Why do we need RA s?
As part of the Time-to-Value Initiative, Reference Architectures have been identified as an emerging theme: Common customer deployment & usage patterns to facilitate earlier initial customer value. These patterns go well beyond individual products; actually deployment patterns for individual products have been documented for many products already. What was missing was a reference architecture for the entire domain such as Availability and Performance management.
But documentation of these patterns is not enough. We also wanted these templates to be validated so that they can become the recommended patterns for our customers. The templates become our architectural best practices.
Making these patterns more and more pervasive has benefits for both, our customers and IBM. Customers get quicker to value quicker. The overall solution gains in quality due to repeated patterns. It allows Development to perform targeted enhancements based on these patterns and avoids one-off enhancements. Driving consistency further allows the support organization to be quicker in resolving issues.
Let me share a story to explain: When I am called into troubled projects, I always compare the specific project / implementation with those that I knew were working at other accounts. By identifying the differences between these two implementations gave me a good way to perform targeted analysis to find the root-cause.
What RA s exist today ?
The following Tivoli Reference Architectures have been defined:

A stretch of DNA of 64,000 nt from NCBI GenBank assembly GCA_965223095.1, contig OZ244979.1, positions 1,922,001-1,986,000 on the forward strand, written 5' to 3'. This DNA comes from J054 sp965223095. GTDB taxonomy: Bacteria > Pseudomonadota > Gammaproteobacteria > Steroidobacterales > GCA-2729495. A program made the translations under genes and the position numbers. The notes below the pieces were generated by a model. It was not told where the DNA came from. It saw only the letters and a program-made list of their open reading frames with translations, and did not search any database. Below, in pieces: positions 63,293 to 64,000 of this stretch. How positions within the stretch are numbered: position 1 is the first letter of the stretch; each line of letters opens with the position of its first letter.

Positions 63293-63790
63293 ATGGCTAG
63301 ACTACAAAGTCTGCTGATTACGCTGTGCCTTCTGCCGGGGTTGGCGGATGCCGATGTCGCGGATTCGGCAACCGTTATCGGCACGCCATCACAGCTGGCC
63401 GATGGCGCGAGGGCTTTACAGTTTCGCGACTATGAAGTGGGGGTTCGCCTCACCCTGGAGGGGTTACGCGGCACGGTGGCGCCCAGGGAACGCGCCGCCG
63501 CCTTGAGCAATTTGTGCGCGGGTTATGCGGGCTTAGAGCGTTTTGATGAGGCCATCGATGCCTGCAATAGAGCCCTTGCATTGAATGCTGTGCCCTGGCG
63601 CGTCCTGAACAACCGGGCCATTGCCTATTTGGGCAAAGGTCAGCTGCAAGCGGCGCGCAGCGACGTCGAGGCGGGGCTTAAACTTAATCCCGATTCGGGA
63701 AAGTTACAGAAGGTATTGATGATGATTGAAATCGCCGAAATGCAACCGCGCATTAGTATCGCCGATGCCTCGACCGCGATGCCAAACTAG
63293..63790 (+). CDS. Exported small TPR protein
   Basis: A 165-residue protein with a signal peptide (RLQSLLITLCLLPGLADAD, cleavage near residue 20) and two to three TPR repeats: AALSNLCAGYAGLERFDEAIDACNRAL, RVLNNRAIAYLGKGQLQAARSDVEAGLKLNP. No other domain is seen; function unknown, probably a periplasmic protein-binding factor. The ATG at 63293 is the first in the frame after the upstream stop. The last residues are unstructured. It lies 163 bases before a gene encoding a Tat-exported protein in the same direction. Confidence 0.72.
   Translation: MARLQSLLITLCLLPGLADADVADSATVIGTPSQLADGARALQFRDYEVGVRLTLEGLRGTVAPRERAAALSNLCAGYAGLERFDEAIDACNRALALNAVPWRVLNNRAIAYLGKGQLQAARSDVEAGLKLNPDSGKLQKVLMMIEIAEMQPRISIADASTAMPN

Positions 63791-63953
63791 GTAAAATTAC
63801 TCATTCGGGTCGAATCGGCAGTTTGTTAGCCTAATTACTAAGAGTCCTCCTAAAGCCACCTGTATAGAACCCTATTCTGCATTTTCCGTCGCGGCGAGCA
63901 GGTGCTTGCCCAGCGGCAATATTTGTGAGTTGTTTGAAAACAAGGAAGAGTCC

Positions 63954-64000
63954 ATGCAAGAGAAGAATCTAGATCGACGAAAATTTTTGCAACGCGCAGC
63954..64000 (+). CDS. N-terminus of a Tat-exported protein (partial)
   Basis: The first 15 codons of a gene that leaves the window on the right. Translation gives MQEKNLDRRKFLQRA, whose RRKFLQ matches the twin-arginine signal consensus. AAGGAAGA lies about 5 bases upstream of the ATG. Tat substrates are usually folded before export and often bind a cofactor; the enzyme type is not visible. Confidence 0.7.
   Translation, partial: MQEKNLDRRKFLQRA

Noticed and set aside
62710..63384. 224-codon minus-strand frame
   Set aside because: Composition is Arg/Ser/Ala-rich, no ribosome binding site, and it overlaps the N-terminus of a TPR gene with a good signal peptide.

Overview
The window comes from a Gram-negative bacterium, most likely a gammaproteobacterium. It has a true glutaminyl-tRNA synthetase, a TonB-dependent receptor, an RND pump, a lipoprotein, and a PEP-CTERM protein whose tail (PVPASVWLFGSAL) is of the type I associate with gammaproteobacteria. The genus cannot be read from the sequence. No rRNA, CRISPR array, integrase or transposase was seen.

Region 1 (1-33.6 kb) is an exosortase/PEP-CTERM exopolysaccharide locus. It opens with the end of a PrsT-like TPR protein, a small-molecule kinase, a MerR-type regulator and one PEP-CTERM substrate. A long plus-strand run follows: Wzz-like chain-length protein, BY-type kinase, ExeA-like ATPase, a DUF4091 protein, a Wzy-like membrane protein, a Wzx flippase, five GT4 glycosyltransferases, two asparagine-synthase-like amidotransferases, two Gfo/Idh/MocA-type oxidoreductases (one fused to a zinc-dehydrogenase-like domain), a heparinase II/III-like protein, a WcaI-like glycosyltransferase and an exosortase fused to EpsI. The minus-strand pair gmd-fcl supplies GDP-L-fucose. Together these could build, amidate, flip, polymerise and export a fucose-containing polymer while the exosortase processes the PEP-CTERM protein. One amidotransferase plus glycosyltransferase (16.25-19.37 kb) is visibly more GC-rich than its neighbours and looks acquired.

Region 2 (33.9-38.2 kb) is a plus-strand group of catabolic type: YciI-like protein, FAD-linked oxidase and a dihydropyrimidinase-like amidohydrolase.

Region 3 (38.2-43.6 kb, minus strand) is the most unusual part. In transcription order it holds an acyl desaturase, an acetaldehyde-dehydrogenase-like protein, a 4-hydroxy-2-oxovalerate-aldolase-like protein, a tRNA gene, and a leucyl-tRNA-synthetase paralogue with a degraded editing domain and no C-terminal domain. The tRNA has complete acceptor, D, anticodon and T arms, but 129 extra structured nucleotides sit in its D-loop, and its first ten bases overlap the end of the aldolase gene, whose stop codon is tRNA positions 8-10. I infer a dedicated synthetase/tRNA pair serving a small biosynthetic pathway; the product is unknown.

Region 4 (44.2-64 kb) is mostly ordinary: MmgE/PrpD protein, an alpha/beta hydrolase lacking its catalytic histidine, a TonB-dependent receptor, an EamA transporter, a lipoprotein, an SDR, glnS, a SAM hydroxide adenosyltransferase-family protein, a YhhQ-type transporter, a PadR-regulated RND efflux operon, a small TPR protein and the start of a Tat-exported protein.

- Business Service Management (BSM)
- Enterprise Asset Management (EAM)
- Service Delivery and Process Automation (SDPA)
- Cloud Computing (CC)
- Communication Service Provider (CSP)
- Security Management
In addition, we are working on a RA for Storage Management
What does an RA contain ?
The Reference Architectures are a set of work products
(think “chapters”) that describe a specific aspect of the architecture. These
work products are based on the IBM architecture methodology called GSMethod and Unified Method Framework (UMF). See this developerWorks article for an introduction to the IBM Views and Viewpoints Framework for IT systems
The first set of work products give a description of the management environment:
- Current IT Environment
- Business Driver
- Customer Wants and Needs
The “Business Drivers” work product identifies the top business issues, challenges or priorities for the enterprise. They can be thought of as high-level immutable requirements, which the strategy and its infrastructure (business and IT) must support.
Customer Wants and Needs form the functional value an offering provides to customers. They are requirements/desires, from the perspective of the customer, that define minimum expectations and/or ideal value at each interactionbetween the client’s customers and the client's business products, services and/or processes.
You may wonder why there is a chapter on “business drivers” and one on “wants and needs”. Each of us has probably faced the situation where a lot of requirements were raised in the initial architecture workshop, but no one could exactly map these requirements to business drivers. The linkage of these two work products allow us to identify these gaps and prioritise requirements in the context of the business.
The second set of work products provide the functional and non-functional requirements of the solution:
- Non Functional Requirements
- Use Cases
The Non-Functional Requirements for a business system address those aspects of the system that, whilst not directly affecting the functionality of the system as seen by the users, can have a profound effect on how that business system is accepted by both the users and the people responsible for supporting that system. Examples are Performance, Scalability and Availability. The Use Case Model work product describes the functional requirements of the system under development. First we define the individual personas (“Actors”) and than flows how these users are expected to interact with the solution.